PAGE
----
Montana Outdoors

January 8, 2016

Mule deer

Filed under: Animals, Mule deer, Winter — Tags: , , — montucky @ 8:17 pm

Behind the local Ranger Station there is a half-section of land that rises for a mile up a fairly open south-facing slope that is used as a summer pasture for the Forest Service pack horses and mules and also as a protected winter range for a sizable herd of mule deer. Yesterday A friend called to tell me that she had recently hiked through the area and found that the deer spending the winter there were fairly mellow and could be approached to within camera range, and so today we went back to get a few photos. Here are some that I brought back, all taken with a 70-300mm lens.

Mule deer doe

Mule deer doe feeding

Inquisitive

Inquisitive

There's a sound in the wind

There’s a sound in the wind

Ears above he grass

Ears above the grass

Sounds coming from two places

Sounds coming from two places

Let's talk this over

Let’s talk this over

Don't get up

Don’t bother to get up

Aware but unconcerned

Aware but not concerned

Should I jump, or...

Should I jump, or…

Snychronized

Synchronized

Protective

Protective

Curious

Curious

The herd

Part of the herd

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February 28, 2015

Mule deer buck ~ B & W conversion

I seldom participate in challenges, but Maurice at i AM Safari invited me to post in the current Black & White challenge and I have a photograph that is so similar in its essence to the one that he posted from half the world away that I simply had to post it.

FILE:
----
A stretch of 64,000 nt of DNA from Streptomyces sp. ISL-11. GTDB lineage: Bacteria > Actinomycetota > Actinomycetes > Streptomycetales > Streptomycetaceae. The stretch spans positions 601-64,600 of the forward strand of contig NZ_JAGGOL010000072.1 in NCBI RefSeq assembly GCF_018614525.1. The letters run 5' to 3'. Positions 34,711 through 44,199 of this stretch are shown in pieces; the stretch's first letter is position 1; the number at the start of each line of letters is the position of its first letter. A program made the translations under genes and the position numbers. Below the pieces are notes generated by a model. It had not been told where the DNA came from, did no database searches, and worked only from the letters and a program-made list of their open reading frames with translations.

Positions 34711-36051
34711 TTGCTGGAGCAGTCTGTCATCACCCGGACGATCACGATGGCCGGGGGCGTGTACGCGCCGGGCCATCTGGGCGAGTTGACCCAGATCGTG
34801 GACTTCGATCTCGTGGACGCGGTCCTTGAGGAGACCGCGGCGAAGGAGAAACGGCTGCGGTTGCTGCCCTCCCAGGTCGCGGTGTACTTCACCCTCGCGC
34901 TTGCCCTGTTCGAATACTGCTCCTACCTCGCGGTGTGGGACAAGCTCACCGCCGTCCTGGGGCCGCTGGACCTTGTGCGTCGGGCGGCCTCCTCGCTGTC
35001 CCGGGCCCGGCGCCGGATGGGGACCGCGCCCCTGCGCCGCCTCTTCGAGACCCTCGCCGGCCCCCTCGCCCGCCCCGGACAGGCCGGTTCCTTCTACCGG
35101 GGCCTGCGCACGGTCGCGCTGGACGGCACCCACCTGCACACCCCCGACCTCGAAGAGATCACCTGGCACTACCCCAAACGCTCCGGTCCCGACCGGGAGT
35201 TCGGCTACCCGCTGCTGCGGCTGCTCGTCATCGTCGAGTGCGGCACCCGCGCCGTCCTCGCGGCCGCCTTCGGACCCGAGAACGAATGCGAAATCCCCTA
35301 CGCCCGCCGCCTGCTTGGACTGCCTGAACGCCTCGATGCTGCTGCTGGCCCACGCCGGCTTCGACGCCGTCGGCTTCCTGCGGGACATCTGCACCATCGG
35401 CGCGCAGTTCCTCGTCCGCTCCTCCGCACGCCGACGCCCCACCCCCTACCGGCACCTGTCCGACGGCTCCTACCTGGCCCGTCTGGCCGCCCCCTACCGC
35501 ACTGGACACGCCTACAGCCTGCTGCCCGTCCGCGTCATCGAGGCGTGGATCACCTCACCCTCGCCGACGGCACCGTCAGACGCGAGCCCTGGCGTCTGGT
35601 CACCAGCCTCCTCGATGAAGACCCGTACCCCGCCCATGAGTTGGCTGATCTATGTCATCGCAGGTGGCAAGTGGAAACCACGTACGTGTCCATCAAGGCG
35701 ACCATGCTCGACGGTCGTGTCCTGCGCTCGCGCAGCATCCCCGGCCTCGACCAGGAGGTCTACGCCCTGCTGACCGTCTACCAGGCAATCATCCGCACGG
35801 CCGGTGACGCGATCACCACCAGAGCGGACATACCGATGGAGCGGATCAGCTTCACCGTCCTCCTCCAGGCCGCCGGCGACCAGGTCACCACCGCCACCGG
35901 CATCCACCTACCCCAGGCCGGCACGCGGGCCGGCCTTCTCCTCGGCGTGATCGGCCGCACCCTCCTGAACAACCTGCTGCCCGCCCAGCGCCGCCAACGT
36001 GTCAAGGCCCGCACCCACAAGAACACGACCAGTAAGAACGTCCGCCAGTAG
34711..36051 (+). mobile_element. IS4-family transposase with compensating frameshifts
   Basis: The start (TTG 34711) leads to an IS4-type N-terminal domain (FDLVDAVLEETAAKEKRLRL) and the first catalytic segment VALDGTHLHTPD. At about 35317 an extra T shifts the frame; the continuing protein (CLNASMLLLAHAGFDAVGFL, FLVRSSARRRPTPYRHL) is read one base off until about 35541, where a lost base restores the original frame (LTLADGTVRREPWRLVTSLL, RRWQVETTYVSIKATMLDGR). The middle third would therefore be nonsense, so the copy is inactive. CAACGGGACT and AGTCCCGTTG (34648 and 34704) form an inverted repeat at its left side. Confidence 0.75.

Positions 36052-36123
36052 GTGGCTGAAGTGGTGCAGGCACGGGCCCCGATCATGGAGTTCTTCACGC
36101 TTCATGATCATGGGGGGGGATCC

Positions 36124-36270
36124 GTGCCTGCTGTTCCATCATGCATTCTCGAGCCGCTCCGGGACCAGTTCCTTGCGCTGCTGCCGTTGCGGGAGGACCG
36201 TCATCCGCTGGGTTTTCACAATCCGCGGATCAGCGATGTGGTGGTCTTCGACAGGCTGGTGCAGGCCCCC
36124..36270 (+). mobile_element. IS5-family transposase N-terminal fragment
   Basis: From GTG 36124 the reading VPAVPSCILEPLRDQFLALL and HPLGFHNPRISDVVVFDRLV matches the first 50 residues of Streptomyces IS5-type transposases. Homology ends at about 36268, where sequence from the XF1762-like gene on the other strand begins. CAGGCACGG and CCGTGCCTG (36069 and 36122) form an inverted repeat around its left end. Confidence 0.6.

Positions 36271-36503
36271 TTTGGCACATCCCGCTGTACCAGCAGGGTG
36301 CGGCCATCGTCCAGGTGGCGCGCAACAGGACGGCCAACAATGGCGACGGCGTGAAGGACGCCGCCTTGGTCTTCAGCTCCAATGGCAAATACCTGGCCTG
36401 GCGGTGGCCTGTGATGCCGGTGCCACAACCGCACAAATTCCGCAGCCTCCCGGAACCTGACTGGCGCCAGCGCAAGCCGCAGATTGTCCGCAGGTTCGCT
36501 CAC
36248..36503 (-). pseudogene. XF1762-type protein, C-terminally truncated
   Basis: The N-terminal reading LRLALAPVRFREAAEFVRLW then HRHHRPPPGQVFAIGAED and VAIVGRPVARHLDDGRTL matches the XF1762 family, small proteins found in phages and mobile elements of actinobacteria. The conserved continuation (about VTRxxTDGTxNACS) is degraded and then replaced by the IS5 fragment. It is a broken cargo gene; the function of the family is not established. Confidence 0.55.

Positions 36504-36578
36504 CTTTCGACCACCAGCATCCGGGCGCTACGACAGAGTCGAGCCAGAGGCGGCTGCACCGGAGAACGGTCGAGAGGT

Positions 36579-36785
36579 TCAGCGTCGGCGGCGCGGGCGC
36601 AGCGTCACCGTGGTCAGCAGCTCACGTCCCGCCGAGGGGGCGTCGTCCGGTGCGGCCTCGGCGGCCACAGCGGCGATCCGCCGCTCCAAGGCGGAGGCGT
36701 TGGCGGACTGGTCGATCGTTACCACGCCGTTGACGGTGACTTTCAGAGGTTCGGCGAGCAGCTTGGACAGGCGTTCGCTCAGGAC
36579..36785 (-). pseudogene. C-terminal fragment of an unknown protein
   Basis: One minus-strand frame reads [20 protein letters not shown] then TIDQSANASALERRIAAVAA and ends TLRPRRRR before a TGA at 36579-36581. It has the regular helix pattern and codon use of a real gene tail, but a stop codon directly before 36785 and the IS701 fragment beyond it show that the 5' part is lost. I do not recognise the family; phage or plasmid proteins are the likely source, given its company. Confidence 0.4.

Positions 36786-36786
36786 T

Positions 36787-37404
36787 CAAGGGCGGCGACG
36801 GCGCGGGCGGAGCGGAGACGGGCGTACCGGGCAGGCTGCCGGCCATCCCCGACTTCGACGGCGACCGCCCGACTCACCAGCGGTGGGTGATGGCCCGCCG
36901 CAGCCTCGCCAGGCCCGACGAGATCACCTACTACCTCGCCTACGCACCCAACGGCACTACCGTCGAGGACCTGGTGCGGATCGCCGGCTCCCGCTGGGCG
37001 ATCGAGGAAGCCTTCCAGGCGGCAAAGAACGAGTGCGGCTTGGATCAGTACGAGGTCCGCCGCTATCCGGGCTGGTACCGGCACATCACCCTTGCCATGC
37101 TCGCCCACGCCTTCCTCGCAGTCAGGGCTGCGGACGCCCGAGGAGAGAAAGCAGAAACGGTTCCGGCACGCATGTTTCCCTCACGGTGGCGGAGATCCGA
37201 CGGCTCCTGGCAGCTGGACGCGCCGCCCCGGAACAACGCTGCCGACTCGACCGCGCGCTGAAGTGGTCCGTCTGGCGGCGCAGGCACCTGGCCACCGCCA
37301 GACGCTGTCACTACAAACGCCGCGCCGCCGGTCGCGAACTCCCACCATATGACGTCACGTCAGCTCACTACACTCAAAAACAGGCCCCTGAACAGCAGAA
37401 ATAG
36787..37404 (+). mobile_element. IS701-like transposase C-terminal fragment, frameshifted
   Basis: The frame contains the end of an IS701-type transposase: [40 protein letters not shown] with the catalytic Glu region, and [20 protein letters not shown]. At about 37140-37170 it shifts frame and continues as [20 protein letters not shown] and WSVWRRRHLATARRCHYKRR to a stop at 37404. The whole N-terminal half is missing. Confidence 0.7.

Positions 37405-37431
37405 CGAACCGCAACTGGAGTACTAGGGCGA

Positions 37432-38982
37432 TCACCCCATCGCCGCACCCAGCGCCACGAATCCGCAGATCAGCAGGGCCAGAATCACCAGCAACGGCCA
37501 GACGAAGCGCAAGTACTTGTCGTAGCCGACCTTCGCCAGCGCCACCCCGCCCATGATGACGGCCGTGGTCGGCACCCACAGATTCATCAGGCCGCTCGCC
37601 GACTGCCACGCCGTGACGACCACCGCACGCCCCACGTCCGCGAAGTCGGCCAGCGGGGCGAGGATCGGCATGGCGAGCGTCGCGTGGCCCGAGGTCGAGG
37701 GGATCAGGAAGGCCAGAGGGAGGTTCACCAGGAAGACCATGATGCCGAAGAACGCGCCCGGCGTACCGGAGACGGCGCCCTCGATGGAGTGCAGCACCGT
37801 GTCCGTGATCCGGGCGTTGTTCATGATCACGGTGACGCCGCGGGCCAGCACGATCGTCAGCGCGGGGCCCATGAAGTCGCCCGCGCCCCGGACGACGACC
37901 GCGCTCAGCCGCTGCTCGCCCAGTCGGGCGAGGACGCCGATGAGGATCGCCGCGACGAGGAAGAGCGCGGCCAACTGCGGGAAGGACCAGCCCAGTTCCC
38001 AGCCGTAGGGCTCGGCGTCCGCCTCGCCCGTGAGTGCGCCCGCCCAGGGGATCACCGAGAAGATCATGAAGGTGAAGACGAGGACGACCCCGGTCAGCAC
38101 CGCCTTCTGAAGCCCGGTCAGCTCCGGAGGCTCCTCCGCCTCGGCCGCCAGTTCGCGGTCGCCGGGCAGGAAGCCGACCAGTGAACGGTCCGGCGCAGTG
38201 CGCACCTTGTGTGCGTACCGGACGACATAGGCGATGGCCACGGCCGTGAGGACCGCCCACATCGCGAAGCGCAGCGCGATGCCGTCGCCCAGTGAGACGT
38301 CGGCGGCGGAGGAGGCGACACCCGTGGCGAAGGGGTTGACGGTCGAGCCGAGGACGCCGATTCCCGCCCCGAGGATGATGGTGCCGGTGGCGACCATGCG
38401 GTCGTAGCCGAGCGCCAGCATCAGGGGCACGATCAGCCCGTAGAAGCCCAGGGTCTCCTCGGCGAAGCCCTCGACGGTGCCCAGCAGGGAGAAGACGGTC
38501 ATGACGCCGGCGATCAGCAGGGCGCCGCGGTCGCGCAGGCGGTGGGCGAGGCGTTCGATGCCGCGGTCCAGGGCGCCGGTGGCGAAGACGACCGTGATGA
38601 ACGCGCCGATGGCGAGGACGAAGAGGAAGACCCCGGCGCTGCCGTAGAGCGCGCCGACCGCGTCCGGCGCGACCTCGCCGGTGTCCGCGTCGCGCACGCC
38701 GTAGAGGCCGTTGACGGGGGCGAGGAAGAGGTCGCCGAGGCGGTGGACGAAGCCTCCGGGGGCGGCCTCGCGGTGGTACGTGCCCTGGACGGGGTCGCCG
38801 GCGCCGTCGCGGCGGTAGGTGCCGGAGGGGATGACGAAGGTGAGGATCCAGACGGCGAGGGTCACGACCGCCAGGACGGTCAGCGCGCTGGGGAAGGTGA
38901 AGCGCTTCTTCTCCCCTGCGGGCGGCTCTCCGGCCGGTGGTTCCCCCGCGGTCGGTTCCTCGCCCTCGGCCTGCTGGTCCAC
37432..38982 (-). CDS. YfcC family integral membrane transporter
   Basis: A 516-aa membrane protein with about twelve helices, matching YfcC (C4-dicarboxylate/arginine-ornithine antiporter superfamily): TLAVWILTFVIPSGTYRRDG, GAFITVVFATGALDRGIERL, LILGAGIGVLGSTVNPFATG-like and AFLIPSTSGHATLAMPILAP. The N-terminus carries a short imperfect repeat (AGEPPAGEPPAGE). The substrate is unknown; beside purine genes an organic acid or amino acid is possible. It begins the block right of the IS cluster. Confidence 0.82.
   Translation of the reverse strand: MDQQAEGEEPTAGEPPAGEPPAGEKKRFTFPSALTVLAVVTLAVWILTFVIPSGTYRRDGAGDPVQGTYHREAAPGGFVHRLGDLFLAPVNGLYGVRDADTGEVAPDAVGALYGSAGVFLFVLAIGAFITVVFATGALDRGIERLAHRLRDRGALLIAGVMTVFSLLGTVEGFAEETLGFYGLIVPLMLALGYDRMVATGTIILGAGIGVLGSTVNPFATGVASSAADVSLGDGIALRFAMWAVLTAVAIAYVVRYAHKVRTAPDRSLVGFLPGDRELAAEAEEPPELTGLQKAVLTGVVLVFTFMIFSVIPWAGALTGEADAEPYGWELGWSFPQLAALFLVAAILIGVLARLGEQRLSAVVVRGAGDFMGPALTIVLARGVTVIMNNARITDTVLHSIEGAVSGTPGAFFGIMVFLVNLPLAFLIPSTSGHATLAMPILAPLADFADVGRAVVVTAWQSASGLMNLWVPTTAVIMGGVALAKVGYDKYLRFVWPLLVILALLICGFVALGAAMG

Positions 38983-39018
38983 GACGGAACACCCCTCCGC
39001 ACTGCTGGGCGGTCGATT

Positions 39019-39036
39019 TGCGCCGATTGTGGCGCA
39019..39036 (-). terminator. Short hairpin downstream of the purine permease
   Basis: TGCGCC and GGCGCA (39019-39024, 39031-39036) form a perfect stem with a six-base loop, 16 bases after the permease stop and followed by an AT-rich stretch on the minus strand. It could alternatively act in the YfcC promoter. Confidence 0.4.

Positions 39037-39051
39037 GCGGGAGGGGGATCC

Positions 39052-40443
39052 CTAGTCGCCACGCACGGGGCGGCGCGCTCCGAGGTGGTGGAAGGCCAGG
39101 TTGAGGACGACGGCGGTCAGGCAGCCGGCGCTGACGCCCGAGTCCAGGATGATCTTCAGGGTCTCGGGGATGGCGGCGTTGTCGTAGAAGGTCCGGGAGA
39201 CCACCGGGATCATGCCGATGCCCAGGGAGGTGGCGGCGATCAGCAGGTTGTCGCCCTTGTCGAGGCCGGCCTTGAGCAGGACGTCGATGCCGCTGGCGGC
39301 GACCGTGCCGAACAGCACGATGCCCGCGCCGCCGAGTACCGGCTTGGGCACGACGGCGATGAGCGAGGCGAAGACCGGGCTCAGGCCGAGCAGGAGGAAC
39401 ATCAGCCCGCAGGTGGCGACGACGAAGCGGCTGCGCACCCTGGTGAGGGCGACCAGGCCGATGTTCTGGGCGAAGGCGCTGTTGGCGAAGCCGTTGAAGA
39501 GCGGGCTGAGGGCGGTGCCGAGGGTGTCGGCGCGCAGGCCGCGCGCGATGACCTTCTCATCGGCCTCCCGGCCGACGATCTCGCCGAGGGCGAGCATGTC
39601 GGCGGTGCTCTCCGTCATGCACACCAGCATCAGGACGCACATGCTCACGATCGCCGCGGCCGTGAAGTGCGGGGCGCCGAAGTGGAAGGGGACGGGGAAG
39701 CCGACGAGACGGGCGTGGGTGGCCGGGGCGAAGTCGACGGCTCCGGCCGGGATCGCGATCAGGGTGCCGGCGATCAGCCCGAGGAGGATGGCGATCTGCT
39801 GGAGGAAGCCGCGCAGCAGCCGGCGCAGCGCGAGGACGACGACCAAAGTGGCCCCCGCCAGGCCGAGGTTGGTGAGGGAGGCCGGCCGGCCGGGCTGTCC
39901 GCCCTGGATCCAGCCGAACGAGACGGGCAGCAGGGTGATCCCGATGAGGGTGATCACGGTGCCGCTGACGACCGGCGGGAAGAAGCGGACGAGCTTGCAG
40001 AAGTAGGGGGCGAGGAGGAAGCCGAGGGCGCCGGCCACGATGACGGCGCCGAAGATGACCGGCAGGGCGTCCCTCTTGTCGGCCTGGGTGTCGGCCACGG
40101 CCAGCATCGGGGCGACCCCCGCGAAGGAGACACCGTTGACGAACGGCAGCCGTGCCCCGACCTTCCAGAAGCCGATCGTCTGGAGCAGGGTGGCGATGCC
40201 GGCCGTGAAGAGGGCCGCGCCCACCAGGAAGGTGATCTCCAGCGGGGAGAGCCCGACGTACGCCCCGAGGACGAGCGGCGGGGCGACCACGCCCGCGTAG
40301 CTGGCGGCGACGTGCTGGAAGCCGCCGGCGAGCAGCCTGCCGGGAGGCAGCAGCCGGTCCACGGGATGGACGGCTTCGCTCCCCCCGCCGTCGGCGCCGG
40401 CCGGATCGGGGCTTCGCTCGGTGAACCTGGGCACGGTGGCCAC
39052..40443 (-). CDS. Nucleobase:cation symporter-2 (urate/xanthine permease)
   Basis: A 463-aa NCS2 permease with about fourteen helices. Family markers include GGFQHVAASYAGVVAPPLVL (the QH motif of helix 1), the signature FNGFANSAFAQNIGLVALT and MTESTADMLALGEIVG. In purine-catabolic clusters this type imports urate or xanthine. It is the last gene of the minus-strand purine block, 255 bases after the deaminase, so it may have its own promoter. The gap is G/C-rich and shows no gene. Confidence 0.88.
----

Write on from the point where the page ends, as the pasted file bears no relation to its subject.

When I was a kid growing up here in western Montana in the mid 40’s, we lived near the edge of town and about a mile away from our house (within my permissible roaming distance) there was a large section of natural prairie which in the spring was very nicely decorated by a profusion of wildflowers, most notably the state flower of Montana, the Bitterroot (Lewisia rediviva). The Bitterroot has always been considered a valuable plant to the native Salish and Kootenai Indian tribes who cooked and ate the roots and large numbers of tribal members came from the nearby Flathead Indian Reservation each spring to camp and harvest roots on that section of prairie. They were very friendly people and were quite pleased to let a little kid like me help them with their harvest, and that became a real highlight for me every spring.

Sadly, that special place has now long been buried under the asphalt , concrete, and brick and mortar of commercial development that some folks call “progress” and Bitterroots have become very scarce. They do still bloom in places on the Reservation though (although not in great numbers), and each June I visit there to see and photograph the flowers.

Bitterroot ~ Lewisia rediviva

Bitterroot ~ Lewisia rediviva

In June of 2011 a couple of miles from where I had been photographing Bitterroots I encountered a beautiful young Mule deer buck and was able to capture one of my favorite photos of that species, and probably the only photo in my entire library that I think looks fairly decent as a black and white conversion: a native mulie, perfectly at home in his natural habitat, wondering who or what I am and if I really belong there too.

Mule deer ~ Odocoileus hemionus

Mule deer ~ Odocoileus hemionus

October 25, 2010

Favorite face

Filed under: Animals, Mule deer — Tags: , , — montucky @ 9:07 pm

Of all of the wildlife in this area, I think the Mule deer has the prettiest face:

Mule deer doe

Now you see her…

Mule deer (hiding)

now you don’t!

March 24, 2010

Mule deer

Mule deer

They are named that because of the size of their ears.

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